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Review: Newes from the Dead by Mary Hooper

 
WRONGED. HANGED. ALIVE? (AND TRUE!)
Anne can't move a muscle, can't open her eyes, can't scream. She lies immobile in the darkness, unsure if she'd dead, terrified she's buried alive, haunted by her final memory—of being hanged. A maidservant falsely accused of infanticide in 1650 England and sent to the scaffold, Anne Green is trapped with her racing thoughts, her burning need to revisit the events—and the man—that led her to the gallows.
 
Meanwhile, a shy 18-year-old medical student attends his first dissection and notices something strange as the doctors prepare their tools . . . Did her eyelids just flutter? Could this corpse be alive?
 
Beautifully written, impossible to put down, and meticulously researched, Newes from the Dead is based on the true story of the real Anne Green, a servant who survived a hanging to awaken on the dissection table. Newes from the Dead concludes with scans of the original 1651 document that recounts this chilling medical phenomenon.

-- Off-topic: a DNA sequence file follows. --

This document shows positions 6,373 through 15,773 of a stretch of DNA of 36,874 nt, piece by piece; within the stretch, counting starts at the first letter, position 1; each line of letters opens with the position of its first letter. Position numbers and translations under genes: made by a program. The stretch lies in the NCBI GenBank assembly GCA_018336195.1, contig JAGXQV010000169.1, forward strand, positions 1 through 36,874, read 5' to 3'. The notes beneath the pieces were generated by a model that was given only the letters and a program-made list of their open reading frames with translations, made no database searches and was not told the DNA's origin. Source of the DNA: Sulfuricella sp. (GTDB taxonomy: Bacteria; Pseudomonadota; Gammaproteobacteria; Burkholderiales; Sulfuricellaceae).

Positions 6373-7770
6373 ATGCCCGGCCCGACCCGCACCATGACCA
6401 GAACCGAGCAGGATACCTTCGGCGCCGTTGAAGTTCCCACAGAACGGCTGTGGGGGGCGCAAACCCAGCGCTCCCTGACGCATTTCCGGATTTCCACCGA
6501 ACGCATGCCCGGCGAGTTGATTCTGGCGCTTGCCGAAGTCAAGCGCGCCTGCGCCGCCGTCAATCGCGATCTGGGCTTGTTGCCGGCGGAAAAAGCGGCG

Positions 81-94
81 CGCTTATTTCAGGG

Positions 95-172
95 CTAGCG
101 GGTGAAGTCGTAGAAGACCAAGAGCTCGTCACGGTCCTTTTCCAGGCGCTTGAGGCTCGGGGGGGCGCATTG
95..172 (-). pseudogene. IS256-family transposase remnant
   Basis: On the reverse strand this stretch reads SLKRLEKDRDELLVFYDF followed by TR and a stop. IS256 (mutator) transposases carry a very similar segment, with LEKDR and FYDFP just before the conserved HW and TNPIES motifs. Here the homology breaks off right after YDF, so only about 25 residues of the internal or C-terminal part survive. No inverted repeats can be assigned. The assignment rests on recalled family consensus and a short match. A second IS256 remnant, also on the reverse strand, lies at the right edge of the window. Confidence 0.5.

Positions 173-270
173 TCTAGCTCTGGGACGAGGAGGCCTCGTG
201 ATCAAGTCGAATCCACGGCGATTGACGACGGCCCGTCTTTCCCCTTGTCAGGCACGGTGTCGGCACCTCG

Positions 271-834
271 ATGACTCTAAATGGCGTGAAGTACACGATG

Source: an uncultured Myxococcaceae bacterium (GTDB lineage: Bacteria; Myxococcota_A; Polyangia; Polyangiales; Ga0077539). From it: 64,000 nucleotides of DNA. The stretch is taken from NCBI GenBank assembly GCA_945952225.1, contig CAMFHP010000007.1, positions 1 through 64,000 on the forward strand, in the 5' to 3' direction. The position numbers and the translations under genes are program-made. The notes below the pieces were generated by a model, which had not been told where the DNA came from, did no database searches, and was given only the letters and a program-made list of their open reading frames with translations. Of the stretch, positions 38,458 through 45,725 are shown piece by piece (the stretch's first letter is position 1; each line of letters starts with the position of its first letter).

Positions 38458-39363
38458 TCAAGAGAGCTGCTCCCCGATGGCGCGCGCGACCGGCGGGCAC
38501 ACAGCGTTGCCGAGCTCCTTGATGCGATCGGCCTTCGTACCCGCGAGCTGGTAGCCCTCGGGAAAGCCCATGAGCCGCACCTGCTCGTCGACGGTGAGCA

***

This book is the story of Anne Green a young girl who was hung but lived afterwards and became something of a local celeb in the 1650s told by May Hooper if her usual brilliant style.

Quite honestly I read this book because it was written by Mary Hooper. For me she is a brilliant example of a writer who writes excellent historical fiction for teenagers. Her writing is flawless but at the same time it isn't boring so that it engages the reader entirely and gives them a real sense of the time period they are fading about. The story is split between the present day third person as Anne's body is prepared for dissection and what happens once the doctors discover she is alive and first person and Anne herself feeling her story of how she came to being hung.

The story itself fascinated me and gave me an insight into a part of history I hadn't much thought about in the way in which Anne was treated by the master of the household and how she was regarded by the law. You really get a sense of how helpless and alone she feels and how unfairly women, especially poor women, we're treated by men and society in general. The story involving her death was equally as interesting and another fine example of a story so intriguing from the past that you simply couldn't have made up.

A story that teaches you about the way in which women were regarded in the 1650s, the role of religion at that time, the role of the law courts and attitudes of people living at the time which I found compelling and fascinating.

Comments

Raimy-rawr said…
so glad you enojyed this one, I really did too, Love Mary Hoopers writing so much!